So, according to Bernard Lewis, Iran cannot be deterred. Why is this not  being discussed in the election campaign?   Only two Israeli politicians ever quoted Bernard Lewis - Benjamin Netanyahu at the UN GA in 2012 and Michael Oren in his LA Times article in 2015. Why is this a taboo subject? 
I was told by the moderator that my question was too long so I shortened Bernard Lewis's quote to its very essence.
The answers I got were not to the question I asked. Some said that there is a consensus in Israel on the Iranian threat. True, there is a consensus that there is a threat from Iran.  But few seem to understand the implications of the MAD doctrine having no meaning when it comes to Iran. It is the character and therefore magnitude of the threat that matters. The representative from the Blue and White party quoted Gantz's statement  that he will never permit a nuclear Iran, but he never explained WHY it is imperative to prevent Iran from getting the bomb. There was also a comment that it would be a disaster not only for Israel but for the whole world. I could not agree more.
But that was not what I asked. Nobody explained why Bernard Lewis, one of the most renowned scholars of the Middle East,  is not being quoted nor why there is no discussion in the campaign about his warning. The nearest to answering my question was Caroline Glick who said that this was a strategic issue and difficult to discuss.  It still does not explain why nobody, including her, ever quotes Bernard Lewis on MAD.  
Meretz and Labor kept emphasizing the "real issues" , i.e. education, housing, corruption -- however,  all this would have no meaning after a nuclear war, so I am afraid we all live in denial. Some have probably heard of what Bernard Lewis said but think that he is wrong since no Iranian mullah would be willing to sacrifice himself, they only send their followers to do so. Others probably believe that the very possibility that Iran gets the bomb is very slim so why bother what they would do if they do get it.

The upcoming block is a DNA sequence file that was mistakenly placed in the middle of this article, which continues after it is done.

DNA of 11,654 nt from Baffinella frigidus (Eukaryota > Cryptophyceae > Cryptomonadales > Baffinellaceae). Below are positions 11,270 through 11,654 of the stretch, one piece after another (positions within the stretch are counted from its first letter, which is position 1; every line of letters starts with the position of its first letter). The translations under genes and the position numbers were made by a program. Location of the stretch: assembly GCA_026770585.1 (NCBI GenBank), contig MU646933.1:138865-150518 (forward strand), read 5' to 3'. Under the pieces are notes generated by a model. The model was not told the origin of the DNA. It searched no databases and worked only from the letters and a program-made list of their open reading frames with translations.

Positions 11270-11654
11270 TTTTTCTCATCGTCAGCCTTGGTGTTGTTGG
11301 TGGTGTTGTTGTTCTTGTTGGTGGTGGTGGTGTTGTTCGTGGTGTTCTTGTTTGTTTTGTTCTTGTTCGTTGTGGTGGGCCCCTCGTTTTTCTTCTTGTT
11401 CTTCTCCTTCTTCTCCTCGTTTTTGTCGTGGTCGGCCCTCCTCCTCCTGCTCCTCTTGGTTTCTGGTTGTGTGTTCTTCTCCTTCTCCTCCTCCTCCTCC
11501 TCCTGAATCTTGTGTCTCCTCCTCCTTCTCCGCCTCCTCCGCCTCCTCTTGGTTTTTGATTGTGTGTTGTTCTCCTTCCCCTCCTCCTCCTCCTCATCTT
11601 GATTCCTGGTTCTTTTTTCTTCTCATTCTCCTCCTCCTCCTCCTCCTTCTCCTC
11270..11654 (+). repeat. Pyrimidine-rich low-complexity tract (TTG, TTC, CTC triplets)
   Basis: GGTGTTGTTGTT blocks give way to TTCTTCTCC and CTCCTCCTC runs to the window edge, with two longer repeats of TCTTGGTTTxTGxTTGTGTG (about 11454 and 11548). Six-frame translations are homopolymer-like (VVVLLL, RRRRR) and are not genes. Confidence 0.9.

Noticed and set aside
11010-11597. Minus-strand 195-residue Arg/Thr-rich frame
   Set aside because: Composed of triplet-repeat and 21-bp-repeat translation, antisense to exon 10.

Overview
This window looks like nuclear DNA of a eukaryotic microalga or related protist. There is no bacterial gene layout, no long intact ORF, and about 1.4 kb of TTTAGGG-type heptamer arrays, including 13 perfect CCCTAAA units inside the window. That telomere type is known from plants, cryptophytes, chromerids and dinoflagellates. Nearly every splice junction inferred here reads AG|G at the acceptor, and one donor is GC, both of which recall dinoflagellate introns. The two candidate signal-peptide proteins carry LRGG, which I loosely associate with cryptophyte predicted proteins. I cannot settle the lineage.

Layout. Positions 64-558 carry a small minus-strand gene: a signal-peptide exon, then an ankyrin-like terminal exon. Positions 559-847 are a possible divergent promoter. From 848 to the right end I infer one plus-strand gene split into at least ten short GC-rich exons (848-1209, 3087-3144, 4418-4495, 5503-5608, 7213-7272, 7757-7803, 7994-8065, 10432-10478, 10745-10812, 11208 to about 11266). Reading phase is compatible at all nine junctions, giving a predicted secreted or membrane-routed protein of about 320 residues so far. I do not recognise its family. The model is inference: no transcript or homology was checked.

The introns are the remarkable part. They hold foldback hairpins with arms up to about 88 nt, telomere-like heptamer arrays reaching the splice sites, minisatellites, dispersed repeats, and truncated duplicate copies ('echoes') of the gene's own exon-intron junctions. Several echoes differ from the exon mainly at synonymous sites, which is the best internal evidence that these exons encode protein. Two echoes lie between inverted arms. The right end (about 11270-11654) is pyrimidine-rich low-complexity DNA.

I think we are in deep shit. We are either living in denial or are just too scared to explicitly acknowledge the danger we are in.  Would quoting Bernard Lewis help? I think it would, but there is nothing we can do to change minds on this.   

*****

Bernard Lewis and Norman Podhoretz on Iran and MAD

Sunday, March 31, 2019

Political antisemitism



Paul Johnson





Infectious antisemitism

Regarding the editorial “Political antisemitism” (March 29), the debate over the hyphen in “antisemitism” is not essential. The meaning as defined from the very start was as “hostility toward or discrimination against Jews as a religious, ethnic, or racial group.” The intended scope was limited to Jews alone.

Historian Paul Johnson put it best: “It is widely assumed… that antisemitism is a form of racism or ethnic xenophobia… But if antisemitism is a variety of racism, it is a most peculiar variety, with many unique characteristics. In my view as a historian, it is so peculiar that it deserves to be placed in a quite different category. I would call it an intellectual disease, a disease of the mind, extremely infectious and massively destructive. It is a disease to which both human individuals and entire human societies are prone.”

MLADEN ANDRIJASEVIC
Beersheva



And some of  the Paul Johnson's books which I found excellent ...